Alma stood in the doorway, a suitcase in each hand, her neatly braided hair trailing the length of her back. Shades of evening blue spilled from my window highlighting her feet, adding a surreal feel to the scene. I was in my bathrobe and slippers pushing uncombed hair from my face, as I watched her white limousine pull from the curb.
Alma was a client. She was alone in a foreign country and extended a desperate hand in my direction after her husbands sudden death. Our work was the foundation she stood on to recover and quiet the tears that shamed her into isolation. She summoned me in the dark hours of night, the lonely hours when her defenses were weak and the raw places in her heart felt unmanageable. I had agreed to be delivered like a living security blanket to wrap around her emptiness. More light shone in her face now, she’d found a new well of courage, not a lot, but a beginning.
I had pneumonia when she called and was slow to heal. We will meet later, I told her. Now here she was, standing like an aberration in the entryway of my home. What brings you here, I asked?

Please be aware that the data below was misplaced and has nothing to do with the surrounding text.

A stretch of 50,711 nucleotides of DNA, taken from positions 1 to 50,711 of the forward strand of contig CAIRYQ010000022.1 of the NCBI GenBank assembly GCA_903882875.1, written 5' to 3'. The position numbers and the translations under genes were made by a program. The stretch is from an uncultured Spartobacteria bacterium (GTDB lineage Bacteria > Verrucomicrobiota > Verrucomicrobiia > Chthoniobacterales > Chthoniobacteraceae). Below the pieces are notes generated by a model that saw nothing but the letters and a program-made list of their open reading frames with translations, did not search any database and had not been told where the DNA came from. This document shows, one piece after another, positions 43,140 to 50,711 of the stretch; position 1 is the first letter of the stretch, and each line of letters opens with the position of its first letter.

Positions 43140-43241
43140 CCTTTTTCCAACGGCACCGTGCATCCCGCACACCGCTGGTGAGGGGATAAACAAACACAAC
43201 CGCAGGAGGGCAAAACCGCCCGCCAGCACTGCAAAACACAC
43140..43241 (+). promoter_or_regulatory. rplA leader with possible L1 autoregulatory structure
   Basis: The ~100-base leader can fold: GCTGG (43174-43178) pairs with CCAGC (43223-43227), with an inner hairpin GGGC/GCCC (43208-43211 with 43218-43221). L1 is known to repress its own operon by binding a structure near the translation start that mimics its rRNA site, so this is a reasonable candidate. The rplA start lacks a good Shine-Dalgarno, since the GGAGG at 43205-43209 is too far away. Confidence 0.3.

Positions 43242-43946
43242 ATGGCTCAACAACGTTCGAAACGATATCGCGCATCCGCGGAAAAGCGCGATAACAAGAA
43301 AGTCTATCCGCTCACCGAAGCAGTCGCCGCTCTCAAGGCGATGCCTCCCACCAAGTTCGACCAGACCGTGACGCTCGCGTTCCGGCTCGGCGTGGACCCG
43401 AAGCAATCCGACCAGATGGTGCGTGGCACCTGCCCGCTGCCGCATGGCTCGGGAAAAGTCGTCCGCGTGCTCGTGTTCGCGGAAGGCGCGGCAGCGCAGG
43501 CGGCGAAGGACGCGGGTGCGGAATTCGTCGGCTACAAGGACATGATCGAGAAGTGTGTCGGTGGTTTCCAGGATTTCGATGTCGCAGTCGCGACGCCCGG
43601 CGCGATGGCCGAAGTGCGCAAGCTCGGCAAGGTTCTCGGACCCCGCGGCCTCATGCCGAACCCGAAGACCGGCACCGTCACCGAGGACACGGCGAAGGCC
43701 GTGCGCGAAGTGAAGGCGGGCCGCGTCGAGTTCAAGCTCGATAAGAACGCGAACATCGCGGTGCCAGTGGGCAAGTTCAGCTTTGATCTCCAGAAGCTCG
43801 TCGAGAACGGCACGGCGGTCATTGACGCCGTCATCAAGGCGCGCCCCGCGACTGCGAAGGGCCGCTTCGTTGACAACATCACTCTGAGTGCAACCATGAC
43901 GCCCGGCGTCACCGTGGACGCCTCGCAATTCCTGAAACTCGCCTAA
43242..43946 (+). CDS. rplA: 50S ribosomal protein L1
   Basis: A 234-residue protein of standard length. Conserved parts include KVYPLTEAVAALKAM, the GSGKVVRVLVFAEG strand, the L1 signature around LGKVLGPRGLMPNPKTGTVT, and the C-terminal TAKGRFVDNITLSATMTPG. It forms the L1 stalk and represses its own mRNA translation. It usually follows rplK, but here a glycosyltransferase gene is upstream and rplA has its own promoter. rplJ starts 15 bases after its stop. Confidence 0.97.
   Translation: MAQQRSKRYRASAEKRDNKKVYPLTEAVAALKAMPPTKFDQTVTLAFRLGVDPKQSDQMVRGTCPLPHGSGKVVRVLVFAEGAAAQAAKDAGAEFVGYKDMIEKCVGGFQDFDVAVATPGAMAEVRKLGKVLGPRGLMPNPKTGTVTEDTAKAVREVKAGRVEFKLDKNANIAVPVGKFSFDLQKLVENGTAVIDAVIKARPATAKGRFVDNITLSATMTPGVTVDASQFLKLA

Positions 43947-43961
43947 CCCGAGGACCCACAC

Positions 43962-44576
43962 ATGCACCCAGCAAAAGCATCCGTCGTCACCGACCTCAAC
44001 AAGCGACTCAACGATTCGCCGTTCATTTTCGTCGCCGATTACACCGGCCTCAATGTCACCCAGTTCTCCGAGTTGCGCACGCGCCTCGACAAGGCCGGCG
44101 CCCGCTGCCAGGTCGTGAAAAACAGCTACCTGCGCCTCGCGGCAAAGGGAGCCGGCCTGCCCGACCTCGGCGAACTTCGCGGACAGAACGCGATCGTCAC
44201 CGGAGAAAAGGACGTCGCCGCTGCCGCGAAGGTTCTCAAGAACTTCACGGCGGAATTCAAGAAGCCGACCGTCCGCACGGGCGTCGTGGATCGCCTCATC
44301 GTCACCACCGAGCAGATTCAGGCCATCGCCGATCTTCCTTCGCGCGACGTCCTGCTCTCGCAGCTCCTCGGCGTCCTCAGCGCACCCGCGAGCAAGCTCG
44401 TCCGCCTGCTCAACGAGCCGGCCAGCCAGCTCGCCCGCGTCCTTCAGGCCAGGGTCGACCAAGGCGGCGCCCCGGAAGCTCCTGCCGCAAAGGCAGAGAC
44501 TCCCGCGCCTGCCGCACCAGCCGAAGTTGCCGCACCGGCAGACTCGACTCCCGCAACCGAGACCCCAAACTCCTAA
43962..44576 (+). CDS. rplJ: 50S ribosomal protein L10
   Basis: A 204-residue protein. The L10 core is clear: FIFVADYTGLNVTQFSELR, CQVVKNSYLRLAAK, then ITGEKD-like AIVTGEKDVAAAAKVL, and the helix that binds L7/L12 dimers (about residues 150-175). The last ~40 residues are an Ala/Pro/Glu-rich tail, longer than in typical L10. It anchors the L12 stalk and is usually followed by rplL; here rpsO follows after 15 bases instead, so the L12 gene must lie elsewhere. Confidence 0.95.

She placed her tapestry bags on the floor and lowered her eyes. Karen, you saved my life, I belong to you now. I am here to serve you. In my culture, when a person saves your life, you belong to them.
You belong to them.. Her works washed over me in quiet disbelief.
Alma dear, What I did for you was my job. You paid me well, You owe me nothing. I am deeply touched but no, please, you do not ‘belong’ to me. She smiled, touching the silk of my bathrobe as she moved to the kitchen. You have saved my life, she repeated, I belong to you.
My daughter pushed open her bedroom door wiping sleep from her young eyes. Mommy, who is that strange lady in our house?
Alma opened her purse, pulled out herbs and carefully placed them on the counter. You will do nothing, I will cook and clean for you. I will serve you in all ways. She took a lime colored wrap from her neck and transferred it lovingly to my shoulders.
Oh dear, I thought. Oh my, this is going to take some serious sorting out.
Alma made herself a bed on the couch and I went back into my room, wrapping my fingers around the warm fragrant liquid she’d provided. You’ll see, she said, as I closed the door between us. I will do a very good job. Her words hung in the air, sending shivers of dread down my spine.
During that time I learned that I liked cooking for myself, doing my own laundry, making my own bed, tending my own children and shopping for my own food. I hadn’t known before how those activities defined the fabric of my independence. Leisure was a kind of death to my spirit. My health returned and dear Alma returned to her own country, her debt fully paid.